The question has been floating around to everyone. The honeymoon period is over and we are ALL feeling it, teachers, administrators, and students alike. I have been impressed by all involved, and let down by all involved. Its a very complex emotion :) I have cried, and laughed, and bitched, and really any thing that can be done to express emotion I have done sans murder, and trust me, the thought has crossed my mind.
Friday was my breaking point. I went home, took a long hot bath, and drank TWO glasses of wine, a big deal in my little light weight world. Why did I do this? Because I am not used to feeling behind. The biggest adjustment for me thus far has that there is no fluff time, not filler, no break from the constant need of my attention and my academic brain. I'm constantly working all day long, in class, during my planning period, and after school. Part of the biggest problem I'm sure I have mentioned is our accreditation that will take place in 13 days and counting if my math is correct. Friday is our first Student Council event, and everything is going together about as well as a square peg in a round hole.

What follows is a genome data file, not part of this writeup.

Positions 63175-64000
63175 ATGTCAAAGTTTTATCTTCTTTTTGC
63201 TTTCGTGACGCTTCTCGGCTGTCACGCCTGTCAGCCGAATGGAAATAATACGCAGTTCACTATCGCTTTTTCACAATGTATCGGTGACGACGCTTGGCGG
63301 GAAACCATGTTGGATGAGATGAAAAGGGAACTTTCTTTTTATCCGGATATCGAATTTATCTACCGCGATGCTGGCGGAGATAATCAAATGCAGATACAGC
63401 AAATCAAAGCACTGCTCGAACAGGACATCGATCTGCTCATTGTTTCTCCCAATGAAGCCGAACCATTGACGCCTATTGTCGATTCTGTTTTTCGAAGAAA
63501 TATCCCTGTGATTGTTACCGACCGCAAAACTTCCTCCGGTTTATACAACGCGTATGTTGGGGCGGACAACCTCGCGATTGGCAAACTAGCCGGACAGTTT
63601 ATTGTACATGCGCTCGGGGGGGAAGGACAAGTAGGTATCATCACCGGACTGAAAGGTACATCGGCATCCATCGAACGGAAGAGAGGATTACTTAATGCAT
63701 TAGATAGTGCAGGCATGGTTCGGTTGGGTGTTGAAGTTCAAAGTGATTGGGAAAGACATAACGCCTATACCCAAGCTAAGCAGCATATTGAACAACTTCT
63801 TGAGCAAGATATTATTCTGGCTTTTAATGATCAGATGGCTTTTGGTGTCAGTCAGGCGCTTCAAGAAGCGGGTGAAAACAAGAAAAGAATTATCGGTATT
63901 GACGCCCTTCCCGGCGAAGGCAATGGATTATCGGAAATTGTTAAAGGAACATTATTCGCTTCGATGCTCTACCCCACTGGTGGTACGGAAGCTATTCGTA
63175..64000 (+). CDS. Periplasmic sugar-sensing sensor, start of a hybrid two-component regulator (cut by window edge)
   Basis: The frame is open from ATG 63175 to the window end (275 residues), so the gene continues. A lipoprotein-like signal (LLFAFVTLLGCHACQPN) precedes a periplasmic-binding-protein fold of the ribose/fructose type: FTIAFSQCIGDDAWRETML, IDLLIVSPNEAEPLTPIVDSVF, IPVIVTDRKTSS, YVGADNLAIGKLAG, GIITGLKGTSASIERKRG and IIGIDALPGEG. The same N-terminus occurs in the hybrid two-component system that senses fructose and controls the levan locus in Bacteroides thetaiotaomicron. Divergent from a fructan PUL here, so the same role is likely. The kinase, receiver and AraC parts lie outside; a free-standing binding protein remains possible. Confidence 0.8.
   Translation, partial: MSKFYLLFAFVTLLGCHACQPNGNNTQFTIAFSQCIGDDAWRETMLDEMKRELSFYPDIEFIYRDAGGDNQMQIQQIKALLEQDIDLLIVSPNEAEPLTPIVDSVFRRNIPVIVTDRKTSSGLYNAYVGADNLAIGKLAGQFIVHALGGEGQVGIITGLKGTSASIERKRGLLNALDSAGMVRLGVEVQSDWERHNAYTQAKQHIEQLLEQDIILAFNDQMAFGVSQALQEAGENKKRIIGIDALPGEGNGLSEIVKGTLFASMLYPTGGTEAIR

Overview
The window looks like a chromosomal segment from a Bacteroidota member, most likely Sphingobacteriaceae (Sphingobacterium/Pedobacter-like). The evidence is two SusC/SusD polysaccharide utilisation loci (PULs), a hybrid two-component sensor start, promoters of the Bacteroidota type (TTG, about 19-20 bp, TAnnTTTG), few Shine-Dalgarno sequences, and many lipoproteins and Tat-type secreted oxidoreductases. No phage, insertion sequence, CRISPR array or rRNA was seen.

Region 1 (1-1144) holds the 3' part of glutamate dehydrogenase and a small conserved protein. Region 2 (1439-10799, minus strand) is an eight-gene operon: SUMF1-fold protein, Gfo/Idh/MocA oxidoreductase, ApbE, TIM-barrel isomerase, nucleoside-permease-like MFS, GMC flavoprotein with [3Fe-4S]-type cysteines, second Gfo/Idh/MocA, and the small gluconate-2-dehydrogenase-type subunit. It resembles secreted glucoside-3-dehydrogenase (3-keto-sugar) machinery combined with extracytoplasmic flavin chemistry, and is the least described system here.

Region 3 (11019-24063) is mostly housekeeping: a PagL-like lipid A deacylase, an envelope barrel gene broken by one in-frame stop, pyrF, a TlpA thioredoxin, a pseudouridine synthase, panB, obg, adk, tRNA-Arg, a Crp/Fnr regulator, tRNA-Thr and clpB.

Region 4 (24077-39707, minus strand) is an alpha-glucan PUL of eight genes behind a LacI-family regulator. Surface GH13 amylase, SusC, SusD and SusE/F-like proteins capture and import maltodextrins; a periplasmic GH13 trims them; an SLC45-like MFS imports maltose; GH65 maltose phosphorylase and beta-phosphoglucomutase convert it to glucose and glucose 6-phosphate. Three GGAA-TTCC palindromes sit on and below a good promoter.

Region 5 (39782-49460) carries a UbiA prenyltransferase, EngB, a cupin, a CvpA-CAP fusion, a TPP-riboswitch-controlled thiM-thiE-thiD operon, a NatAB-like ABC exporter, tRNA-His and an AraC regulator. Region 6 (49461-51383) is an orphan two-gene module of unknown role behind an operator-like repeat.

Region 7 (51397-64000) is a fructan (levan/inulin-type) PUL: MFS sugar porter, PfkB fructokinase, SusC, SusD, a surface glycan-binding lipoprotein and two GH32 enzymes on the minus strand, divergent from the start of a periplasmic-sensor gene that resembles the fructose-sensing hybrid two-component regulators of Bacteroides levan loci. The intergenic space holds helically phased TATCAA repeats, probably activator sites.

So how do you counteract feeling totally behind? My initial reaction was to go into school on Sunday and get all caught up. Go lesson plan, grade papers, clean my room, get ahead. But, this hasn't been working for me. Its what I have done EVERY single Sunday since school started. So if I identify that what I'm doing isn't working, then screw it! Going in on Sunday's have made me feel more behind. I get caught up and then fail, get caught up then fail, so forget it!
Accepting that being behind is ok was magical. For my weekend instead, I spent Saturday with Thane in beautiful downtown Phoenix, I spent Sunday with myself relaxing, seeing the new Harry Potter film, and ONLY doing things for me. Monday I felt a little frantic, but it felt good to feel frantic with a reason behind it versus great I have failed again. I'm not good with failure, most teachers aren't. We take the time to pour our hearts and souls into what we do, exchanging our knowledge and passion for passive responses, and sometimes meaningful conversation. Failure is hard, but I'm going to accept it. The only way to improve is to assume that nothing is as perfect as I want it to be, accept, modify and move on :)
Cheers to my friends, family and fellow teachers. I'm off to another pile of grading!